Nelson Rockefeller was once asked, “How much money does it take to make a person happy?” He reportedly answered, “Just a little bit more.” This frank response gives us an insight into the human soul. We are tempted to think that we’d be happy with just a little bit more—though at times we are also tempted to admit that in reality happiness will require a LOT MORE!
Human beings always seem to want what they cannot have. This is true with jobs, houses, talents, and very often with spouses. The job we have never seems good enough, and the ideal job always seems just out of reach. Our houses are never big enough or never in just the right location, but we can’t quite get the one we want. We recognize many of the talents that we have, but we have a nagging envy of the other guy’s abilities. Our divorce rate indicates that we are always looking for something more in marriage.
This problem is made worse by the fact that we think that if we had the right job, house, talent, or spouse, we’d be happy and content. But because these things are just out of reach, so is contentment—or so the common wisdom goes. The search for happiness based on our circumstances in life creates a restlessness and discontent in our souls.
Now listen to someone who did not think that life was about a constant search for something different or for more of what this life offers:
I rejoiced in the Lord greatly that now at length you have revived your concern for me. You were indeed concerned for me, but you had no opportunity. Not that I am speaking of being in need, for I have learned in whatever situation I am to be content. I know how to be brought low, and I know how to abound. In any and every circumstance, I have learned the secret of facing plenty and hunger, abundance and need. I can do all things through him who strengthens me. (Philippians 4:10-13)
That’s the apostle Paul. He testifies that he has learned to be content in any and every circumstance. His is not a constant search for the right circumstances that will bring him happiness. He is content wherever he is.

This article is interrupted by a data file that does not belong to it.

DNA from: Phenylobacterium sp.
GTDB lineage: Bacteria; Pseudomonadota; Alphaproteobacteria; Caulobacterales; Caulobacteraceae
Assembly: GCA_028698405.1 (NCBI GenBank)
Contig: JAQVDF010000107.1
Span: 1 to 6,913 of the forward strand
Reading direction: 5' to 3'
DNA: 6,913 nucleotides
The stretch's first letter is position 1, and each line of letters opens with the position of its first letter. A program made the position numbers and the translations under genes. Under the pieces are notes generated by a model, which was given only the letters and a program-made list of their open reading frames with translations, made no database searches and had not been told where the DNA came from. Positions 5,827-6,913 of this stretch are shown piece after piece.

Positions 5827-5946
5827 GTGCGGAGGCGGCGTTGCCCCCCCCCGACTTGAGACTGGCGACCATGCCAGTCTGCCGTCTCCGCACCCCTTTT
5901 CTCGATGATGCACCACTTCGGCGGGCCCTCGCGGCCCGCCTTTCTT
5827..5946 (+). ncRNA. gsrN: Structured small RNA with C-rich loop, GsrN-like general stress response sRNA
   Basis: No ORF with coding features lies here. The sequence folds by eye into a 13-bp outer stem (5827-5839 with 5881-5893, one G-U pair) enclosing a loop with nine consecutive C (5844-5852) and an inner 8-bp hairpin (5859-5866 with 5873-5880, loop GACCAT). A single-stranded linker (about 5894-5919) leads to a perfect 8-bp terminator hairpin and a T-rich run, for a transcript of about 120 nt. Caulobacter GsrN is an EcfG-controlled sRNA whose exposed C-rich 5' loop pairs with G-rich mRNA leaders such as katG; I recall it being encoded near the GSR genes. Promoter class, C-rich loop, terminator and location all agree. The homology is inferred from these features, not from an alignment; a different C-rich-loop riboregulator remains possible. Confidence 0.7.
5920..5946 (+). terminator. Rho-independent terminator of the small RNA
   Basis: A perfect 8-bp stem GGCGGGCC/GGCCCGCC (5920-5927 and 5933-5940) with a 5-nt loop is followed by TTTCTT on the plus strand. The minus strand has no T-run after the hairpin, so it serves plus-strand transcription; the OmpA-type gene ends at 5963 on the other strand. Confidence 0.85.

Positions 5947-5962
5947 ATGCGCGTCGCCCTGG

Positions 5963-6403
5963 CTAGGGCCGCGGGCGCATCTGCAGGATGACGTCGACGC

Paul wrote Philippians from prison. He had been struggling with the question of whether his imprisonment would end in release or in death (1:19-26). He knows of others who are stirring up trouble for him while he is in chains (1:15-17). Yet, in spite of his circumstances, he has joy, and he exhorts the Philippians to rejoice. That’s contentment! The passage quoted above from his letter to the Philippians teaches us three things about the nature of Christian contentment.
1. You can be content. Contentment is attainable. We know it is attainable because in this passage Paul has attained contentment. We might be tempted to think, “Well, Paul was an apostle; he was on a higher spiritual plane than I am. He may have attained contentment, but I can’t.”
But Paul did not attain contentment because he was a spiritual superstar. He says, “I can do all things through him who strengthens me.” The same God who strengthens Paul also strengthens all who believe in Christ.
Philippians 4:13 is sometimes taken out of context and used in ways it was not intended to be used. Some take it to mean that there is nothing a Christian cannot do, because God is strengthening him or her. It almost becomes a motivational, self-help verse, in which people grit their teeth and say, “I can do this because God is strengthening me.”
But it is important to recognize that when Paul says “all things,” he doesn’t mean that God gives you the ability to do whatever you want, even good things that you desire to do. Instead Paul is referring to God’s empowering His people to acquire an important Christian virtue, namely, being content wherever God leads them. While growth in holiness does require effort and struggle on our part, ultimately we grow because of the power of God at work through his Holy Spirit within us.
The good news is that in the midst of your current struggles contentment can be yours. As you wrestle with a chronic health problem, a difficult job, or troubled relationships at home, you can have contentment as God gives you grace.
2. Contentment must be learned. Twice in Philippians 4:11-13, Paul specifically says that he has “learned” to be content. In the Greek, Paul uses two different verbs to express the idea of learning. The first verb is a common word in the New Testament for learning something. The second verb, which appears in verse 12, is a little more unusual and occurs only here in the New Testament (though Greek writers outside the New Testament use it).